Preparing for job interviews can be stressful. You have to work out what to wear, what to take with you, and how to not seem terrified once you arrive. We’ve all been there!
Here are some tips to keep you on track as you get ready to ace that interview.
Before the interview
Do your research
It’s very important that you research the organisation.
Visit their website to:
- understand who they are and what they do
- review their history
- assess their products, services or client base
- read recent articles or press releases for insights into how they’re positioned in their industry.
As you research, develop a list of questions that you can ask in your interview – they’ll be impressed that you’ve gone to the trouble of finding out all about their business.
Don’t go empty-handed
It’s always a good idea to take with you:
- at least two copies of your resume. Chances are your interviewer will already have seen it, but they may not have read the whole thing, and you could also be interviewing with someone else in the company.
- copies of any work examples, certifications or qualifications that you think might be beneficial.
Look the part
You don’t want to show up overdressed or underdressed. If you’re speaking to a recruiter, ask about the company’s dress code and choose your outfit accordingly.
If there’s no one you can ask, gauge what’s appropriate from your research on the company.
Plan the practicalities
Map out your route to the location to arrive at least 10 or 15 minutes early, and consider a practice run to avoid being late. Taking public transport? Pre-plan an alternative route in case there are any delays.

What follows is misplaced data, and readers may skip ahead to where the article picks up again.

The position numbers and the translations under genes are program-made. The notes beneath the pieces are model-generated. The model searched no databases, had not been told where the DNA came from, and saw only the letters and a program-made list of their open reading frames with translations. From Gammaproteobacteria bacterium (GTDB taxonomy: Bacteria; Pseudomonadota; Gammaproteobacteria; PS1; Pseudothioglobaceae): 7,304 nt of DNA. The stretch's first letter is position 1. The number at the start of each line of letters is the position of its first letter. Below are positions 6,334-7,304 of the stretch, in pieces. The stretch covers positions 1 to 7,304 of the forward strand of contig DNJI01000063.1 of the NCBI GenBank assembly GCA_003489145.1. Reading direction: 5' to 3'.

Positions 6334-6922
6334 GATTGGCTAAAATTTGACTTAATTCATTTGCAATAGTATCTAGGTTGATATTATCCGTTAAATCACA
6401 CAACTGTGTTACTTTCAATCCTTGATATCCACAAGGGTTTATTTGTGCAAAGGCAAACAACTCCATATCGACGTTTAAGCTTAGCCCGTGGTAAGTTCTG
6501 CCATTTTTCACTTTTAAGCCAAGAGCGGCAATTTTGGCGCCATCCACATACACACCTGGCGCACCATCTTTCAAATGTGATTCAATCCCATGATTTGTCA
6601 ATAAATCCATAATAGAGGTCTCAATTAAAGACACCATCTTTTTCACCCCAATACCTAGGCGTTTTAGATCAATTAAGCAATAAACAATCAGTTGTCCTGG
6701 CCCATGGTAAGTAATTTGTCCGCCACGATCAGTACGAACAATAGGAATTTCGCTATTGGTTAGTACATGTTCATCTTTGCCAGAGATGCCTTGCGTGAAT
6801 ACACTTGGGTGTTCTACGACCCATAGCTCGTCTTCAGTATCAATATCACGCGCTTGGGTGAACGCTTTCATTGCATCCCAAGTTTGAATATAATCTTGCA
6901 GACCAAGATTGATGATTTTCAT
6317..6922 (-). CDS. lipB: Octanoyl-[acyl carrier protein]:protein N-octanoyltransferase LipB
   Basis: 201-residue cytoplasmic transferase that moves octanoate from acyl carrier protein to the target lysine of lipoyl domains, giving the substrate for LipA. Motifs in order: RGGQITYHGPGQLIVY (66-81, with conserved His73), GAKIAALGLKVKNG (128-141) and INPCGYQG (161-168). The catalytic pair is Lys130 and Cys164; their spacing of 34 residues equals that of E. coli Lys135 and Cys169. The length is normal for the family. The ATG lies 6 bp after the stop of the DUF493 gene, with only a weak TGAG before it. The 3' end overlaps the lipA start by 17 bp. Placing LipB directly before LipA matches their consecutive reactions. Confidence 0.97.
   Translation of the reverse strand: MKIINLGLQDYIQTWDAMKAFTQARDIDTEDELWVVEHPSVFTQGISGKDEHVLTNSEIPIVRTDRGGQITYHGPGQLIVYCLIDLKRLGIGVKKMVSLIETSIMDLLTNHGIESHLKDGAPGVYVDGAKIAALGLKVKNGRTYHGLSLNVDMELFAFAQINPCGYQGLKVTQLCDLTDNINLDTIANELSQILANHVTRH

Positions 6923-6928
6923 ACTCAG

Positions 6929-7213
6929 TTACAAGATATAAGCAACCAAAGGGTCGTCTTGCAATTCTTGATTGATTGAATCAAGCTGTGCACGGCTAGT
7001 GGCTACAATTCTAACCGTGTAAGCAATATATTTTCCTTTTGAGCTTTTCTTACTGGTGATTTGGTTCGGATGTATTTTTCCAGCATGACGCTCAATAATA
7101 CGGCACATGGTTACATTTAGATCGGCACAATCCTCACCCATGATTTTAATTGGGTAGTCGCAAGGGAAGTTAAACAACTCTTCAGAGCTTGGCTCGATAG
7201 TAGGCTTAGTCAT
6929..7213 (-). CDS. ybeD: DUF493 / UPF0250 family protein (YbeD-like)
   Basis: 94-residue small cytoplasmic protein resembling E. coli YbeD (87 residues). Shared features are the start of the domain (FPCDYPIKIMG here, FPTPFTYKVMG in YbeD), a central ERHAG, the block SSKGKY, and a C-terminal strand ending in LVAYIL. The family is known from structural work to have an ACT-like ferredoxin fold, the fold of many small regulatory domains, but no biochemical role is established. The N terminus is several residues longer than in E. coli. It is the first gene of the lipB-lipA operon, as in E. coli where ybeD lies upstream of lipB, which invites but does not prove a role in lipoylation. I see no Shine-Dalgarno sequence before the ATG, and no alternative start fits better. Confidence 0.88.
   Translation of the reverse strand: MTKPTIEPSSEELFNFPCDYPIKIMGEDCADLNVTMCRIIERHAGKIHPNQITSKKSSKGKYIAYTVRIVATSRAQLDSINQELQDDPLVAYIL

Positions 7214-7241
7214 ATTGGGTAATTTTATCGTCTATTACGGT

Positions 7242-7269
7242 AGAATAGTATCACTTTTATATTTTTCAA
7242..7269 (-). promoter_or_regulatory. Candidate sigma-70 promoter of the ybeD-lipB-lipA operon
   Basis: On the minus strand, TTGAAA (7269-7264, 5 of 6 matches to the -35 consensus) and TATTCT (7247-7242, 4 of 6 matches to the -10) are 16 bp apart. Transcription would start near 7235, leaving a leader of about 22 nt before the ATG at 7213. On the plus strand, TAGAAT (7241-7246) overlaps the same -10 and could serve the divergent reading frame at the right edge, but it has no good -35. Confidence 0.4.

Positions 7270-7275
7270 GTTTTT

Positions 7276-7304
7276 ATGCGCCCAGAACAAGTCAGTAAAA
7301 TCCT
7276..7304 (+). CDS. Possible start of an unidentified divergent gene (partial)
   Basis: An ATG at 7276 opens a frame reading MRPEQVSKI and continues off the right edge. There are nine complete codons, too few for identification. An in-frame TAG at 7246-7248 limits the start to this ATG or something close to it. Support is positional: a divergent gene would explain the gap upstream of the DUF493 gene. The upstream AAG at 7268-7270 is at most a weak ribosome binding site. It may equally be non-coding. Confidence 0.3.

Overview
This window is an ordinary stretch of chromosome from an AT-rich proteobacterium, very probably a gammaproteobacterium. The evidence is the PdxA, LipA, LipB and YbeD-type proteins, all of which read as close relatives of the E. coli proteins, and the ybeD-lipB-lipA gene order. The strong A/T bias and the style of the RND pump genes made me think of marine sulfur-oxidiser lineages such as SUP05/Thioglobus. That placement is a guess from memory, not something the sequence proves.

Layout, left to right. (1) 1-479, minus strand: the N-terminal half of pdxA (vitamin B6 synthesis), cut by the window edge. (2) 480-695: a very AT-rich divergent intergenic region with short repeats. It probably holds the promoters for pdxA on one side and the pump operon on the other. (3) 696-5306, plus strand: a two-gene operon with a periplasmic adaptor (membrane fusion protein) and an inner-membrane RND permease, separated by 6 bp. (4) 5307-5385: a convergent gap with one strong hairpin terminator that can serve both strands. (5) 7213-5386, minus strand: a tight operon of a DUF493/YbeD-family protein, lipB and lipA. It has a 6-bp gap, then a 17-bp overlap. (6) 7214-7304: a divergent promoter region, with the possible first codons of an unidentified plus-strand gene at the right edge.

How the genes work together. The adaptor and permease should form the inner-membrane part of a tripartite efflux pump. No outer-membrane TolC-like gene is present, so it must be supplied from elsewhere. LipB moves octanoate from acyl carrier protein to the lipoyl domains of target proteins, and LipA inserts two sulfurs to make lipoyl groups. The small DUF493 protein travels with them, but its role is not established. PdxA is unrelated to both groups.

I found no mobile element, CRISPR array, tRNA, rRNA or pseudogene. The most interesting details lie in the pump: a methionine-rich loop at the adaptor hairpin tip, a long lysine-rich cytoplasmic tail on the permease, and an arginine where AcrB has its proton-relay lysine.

Pro tip: when you arrive early, use the extra time to observe workplace dynamics.
During the interview
It’s important to come across as someone they’ll like working with, so present yourself with confidence. Your energy should be focused on building a rapport with your interviewer, not just impressing them with your skills.
Remember your body language
Remember what you were told at school: sit up straight and don’t fidget! And keep eye contact – it shows the interviewer that you’re focused and interested in the job.
It’s easy for nerves to get the better of you but take a deep breath and try your best to take it easy. Focus on listening and answering the questions as well as possible. Interviewers don’t want you to feel nervous, and so they might even help break the ice.
After the interview
Know the next step
Before you leave the interview:
- confirm what happens next in the recruitment process – whether there is another round of interviews, and when you can expect to hear from them again
- make sure you get the contact details of your interviewer if you don’t already have them.
Whether you get this job or not, you should be able to learn something from this interview. What do you feel you could have done better? The goal is to identify weak spots in your interviewing skills so you can improve next time.
Sending an email to your interviewer to thank them for their time will leave a good impression. Don’t wait – do it within 24 hours of your interview. This could also be a good time to ask for some feedback.